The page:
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Which is more correct:

This rule specifies that an object should be either visible or invisible, but not partially visible.

Or

This rule specifies that an object should either be visible or invisible, but not partially visible.

Is there any rule for that?

Also, should the be be repeated after the or in the second statement?

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2 Answers

It's fine either way. I parse your first example as:

...should be [either [visible] or [invisible]]...

That is, what an object should be is either "visible" or "invisible"; and the second example as:

...should [either [be visible] or [be invisible]]...

Meaning that what an object should do is either "be visible" or "be invisible".

In this syntax, the repeated verb (here be) can be omitted because it's clear from context, however if you have multiple items with mixed verbs, then the verb is required for every item.

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This really just restates my answer, but alright..! –  Noldorin Jan 18 '11 at 15:36
    
@Noldorin: Sort of, but I wanted to try to make the parallel structure more clear. –  Jon Purdy Jan 18 '11 at 23:00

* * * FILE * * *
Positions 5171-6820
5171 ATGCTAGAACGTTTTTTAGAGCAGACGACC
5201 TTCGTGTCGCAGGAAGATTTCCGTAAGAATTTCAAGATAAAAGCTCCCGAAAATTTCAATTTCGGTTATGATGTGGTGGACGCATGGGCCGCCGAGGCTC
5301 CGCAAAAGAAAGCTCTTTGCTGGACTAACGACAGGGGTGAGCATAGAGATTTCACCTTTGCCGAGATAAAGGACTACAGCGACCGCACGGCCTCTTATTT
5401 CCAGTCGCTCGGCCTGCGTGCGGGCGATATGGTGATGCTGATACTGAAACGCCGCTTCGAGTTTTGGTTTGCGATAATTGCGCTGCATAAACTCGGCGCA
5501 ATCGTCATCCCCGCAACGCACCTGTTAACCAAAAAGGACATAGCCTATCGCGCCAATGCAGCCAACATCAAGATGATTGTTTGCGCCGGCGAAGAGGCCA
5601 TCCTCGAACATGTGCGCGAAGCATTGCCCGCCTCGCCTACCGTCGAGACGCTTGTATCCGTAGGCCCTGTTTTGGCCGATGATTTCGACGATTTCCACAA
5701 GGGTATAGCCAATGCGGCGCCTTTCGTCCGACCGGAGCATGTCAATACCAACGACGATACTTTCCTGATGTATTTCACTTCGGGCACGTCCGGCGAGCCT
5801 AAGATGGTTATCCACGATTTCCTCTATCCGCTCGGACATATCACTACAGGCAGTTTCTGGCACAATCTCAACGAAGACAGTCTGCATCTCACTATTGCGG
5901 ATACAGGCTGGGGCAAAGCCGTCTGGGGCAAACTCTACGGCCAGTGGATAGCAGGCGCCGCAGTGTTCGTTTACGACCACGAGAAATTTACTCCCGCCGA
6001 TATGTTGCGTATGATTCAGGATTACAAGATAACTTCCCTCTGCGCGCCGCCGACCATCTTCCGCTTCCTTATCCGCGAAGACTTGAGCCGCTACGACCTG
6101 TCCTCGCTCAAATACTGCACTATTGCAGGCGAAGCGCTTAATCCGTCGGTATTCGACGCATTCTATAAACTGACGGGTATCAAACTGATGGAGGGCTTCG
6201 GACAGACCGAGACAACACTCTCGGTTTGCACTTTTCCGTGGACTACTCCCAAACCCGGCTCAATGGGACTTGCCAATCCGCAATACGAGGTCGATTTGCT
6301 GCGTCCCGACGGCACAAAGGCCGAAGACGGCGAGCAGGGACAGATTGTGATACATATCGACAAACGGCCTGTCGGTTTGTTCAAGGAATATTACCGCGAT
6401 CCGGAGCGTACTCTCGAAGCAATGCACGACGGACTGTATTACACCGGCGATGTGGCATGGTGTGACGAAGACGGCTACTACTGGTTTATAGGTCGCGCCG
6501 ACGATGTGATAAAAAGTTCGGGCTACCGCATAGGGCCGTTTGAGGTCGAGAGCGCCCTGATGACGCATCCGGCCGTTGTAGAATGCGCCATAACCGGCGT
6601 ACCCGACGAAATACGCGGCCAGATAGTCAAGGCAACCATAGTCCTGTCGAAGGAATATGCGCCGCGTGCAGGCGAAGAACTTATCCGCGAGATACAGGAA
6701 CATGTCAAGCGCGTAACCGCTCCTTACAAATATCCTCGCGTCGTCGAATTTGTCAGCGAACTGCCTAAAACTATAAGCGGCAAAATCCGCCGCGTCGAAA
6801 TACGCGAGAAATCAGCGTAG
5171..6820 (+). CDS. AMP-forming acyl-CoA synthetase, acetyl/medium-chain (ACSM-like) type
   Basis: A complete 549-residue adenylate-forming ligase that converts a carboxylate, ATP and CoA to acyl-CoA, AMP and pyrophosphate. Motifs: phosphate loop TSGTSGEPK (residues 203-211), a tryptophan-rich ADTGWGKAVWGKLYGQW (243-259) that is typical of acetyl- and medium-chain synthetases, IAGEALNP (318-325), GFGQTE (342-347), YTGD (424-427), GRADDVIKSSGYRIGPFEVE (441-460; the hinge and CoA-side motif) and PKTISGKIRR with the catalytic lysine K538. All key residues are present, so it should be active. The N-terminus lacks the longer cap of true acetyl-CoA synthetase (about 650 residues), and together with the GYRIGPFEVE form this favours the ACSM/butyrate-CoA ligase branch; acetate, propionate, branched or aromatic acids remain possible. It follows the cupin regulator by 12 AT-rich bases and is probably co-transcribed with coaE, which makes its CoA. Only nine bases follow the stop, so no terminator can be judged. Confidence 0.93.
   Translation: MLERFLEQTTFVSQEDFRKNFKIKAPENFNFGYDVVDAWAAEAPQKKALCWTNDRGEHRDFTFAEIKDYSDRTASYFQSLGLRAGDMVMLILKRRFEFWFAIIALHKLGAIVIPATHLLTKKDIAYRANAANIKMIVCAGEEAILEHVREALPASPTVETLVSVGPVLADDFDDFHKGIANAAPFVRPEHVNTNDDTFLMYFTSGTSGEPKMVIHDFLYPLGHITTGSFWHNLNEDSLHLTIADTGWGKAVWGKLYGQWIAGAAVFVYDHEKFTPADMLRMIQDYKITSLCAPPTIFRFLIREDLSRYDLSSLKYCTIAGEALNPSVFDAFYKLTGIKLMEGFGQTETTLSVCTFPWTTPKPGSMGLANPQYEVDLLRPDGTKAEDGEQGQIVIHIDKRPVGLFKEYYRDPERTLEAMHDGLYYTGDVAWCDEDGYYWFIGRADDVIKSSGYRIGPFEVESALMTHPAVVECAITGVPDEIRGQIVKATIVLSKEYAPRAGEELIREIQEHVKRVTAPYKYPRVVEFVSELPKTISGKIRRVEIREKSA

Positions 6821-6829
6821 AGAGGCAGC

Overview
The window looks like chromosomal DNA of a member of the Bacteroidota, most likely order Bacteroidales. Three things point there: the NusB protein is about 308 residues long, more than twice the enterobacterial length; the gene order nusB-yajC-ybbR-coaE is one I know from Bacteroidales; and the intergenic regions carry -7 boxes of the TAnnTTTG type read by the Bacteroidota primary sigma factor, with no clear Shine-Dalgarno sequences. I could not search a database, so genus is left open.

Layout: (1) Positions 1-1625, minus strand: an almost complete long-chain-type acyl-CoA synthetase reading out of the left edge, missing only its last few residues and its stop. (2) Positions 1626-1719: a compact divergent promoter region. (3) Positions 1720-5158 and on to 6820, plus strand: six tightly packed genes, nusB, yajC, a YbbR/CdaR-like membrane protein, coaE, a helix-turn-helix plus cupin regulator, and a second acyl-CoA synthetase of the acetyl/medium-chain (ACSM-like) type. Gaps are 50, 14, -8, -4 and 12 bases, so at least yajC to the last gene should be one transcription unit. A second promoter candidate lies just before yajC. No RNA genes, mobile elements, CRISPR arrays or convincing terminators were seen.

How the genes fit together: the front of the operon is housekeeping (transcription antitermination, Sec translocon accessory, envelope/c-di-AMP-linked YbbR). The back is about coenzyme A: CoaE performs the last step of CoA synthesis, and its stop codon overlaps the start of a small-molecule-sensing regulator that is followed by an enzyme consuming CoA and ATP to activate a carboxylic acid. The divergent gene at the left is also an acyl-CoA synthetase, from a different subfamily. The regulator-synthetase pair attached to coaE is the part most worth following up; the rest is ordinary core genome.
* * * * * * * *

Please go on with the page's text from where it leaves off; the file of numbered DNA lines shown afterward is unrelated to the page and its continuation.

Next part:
Ok, fair enough. I think the truth is even simpler than what you show, but if this helps anyone, then it's all useful. :) (Also, "parallel"? Sorry, I'm only familiar with the mathematical/geometrical definition of that term.) –  Noldorin Jan 18 '11 at 23:14
    
@Noldorin: Yeah, whatever works. And I meant "parallel" in the sense of "analogous", that is, the two sides must match one another. –  Jon Purdy Jan 18 '11 at 23:22
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I would not consider either sentence unusual in form.

The verb phrase should be can be quite acceptably split. (Unlike the more controversial issue of infinitives.) Hence, both forms are grammatically acceptable.

To me, the former is slightly more natural (when speaking), while the latter is essential when you want to use two different verbs in your "either ... or ..." phrase.

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